12 thoughts on “HWSWA Point of View

  1. I don’t know how you do it, but the snippets of writing you provide to illustrate your points, and I have read many of them, all have more life in them and more compressed narrative than half the books I read. They provide me with a great deal of pleasure and I thank you.

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    1. They’re so fun. And short. Jane and Richard will always be my favorite, though. He should never have touched her Barbies.

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  2. I cannot and will not read second person, and I don’t care how good the story is or how clever the device is. I just keep thinking, “You can’t tell me what to do! You don’t know what I’m thinking!”

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  3. One problem that comes up sometimes in romance is that the first-person narrator is unreliable in that he or she has a blind spot about the love interest’s feelings and intentions. Often the reader starts to see the love interest’s true feelings while the narrator remains clueless, which results in a seemingly stupid narrator and annoyingly transparent “big misunderstanding.” When it works though, it makes for great rereading, looking back at the clues that can be interpreted differently.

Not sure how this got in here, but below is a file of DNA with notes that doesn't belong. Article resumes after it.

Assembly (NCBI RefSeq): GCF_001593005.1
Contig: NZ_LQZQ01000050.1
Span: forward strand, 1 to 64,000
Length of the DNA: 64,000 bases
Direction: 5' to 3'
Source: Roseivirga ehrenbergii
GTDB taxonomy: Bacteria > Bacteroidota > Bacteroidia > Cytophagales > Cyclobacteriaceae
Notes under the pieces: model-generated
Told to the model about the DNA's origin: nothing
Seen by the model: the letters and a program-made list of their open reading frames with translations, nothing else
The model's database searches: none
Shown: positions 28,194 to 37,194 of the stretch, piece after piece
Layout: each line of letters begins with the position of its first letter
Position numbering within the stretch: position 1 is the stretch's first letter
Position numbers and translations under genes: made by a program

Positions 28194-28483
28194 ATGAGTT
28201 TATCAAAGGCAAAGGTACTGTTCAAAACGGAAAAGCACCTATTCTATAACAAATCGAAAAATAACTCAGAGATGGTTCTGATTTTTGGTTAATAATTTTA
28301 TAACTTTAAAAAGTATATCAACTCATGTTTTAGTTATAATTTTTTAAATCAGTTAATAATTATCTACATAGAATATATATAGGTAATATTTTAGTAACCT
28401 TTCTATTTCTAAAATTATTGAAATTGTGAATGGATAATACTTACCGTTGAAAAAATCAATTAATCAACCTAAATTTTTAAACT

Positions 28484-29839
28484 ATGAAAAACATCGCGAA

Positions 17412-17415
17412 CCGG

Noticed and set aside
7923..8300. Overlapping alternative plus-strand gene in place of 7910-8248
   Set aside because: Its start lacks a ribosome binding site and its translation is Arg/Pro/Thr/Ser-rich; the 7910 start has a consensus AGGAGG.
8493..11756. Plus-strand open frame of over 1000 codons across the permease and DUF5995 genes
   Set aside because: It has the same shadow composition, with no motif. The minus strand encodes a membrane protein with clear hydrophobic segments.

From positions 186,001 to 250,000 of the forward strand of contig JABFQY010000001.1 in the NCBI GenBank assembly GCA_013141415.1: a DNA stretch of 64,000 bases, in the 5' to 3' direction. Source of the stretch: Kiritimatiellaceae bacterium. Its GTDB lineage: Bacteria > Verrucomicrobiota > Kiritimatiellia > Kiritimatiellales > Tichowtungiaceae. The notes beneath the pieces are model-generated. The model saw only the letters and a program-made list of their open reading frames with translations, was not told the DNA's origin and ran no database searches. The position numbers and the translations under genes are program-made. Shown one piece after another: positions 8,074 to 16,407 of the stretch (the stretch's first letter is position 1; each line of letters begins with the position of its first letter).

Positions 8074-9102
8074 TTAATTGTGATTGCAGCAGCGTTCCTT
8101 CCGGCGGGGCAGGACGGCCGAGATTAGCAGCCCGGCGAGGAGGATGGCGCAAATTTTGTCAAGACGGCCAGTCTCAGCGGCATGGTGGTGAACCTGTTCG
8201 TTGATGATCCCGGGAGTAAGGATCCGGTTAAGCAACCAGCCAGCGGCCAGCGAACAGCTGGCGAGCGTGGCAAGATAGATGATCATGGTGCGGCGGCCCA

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    1. I thought it was handled really well in The Year We Fell Down. She thought he was gorgeous and funny right from the start, and he was still all caught up in his girlfriend and just thought she was a great friend. So her PoV was making sure she didn’t make a fool of herself, and his PoV was making sure she was okay and hanging out with her, and that made the story about them falling for each other while being careful.

      But I’m with you on the Big Misunderstanding. I hate it.

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      1. Agree about The Year We Fell Down.

        When it’s done right the first person can be really compelling and avoid “the big misunderstanding”. Bowen uses it a lot and well. For example In Bountiful it’s about two people slowly coming together two years after a fling in which they made a baby (she couldn’t find guy to tell him until he turns up by accident) .
        She has one about two gay guys one who can’t bring himself to come out for most of the book.
        They are about emotional growth not miscommunication.
        She’s a hit or mis author for me—I’m not a big fan of some of her co written stuff—but when she is really ok she’s compelling. And a lot of it is in first person.

        There are also some old Joan Wolf Regencies in the first person that I reread. I can’t really explain why I find them so compelling but they definitely avoid the blind spot problem.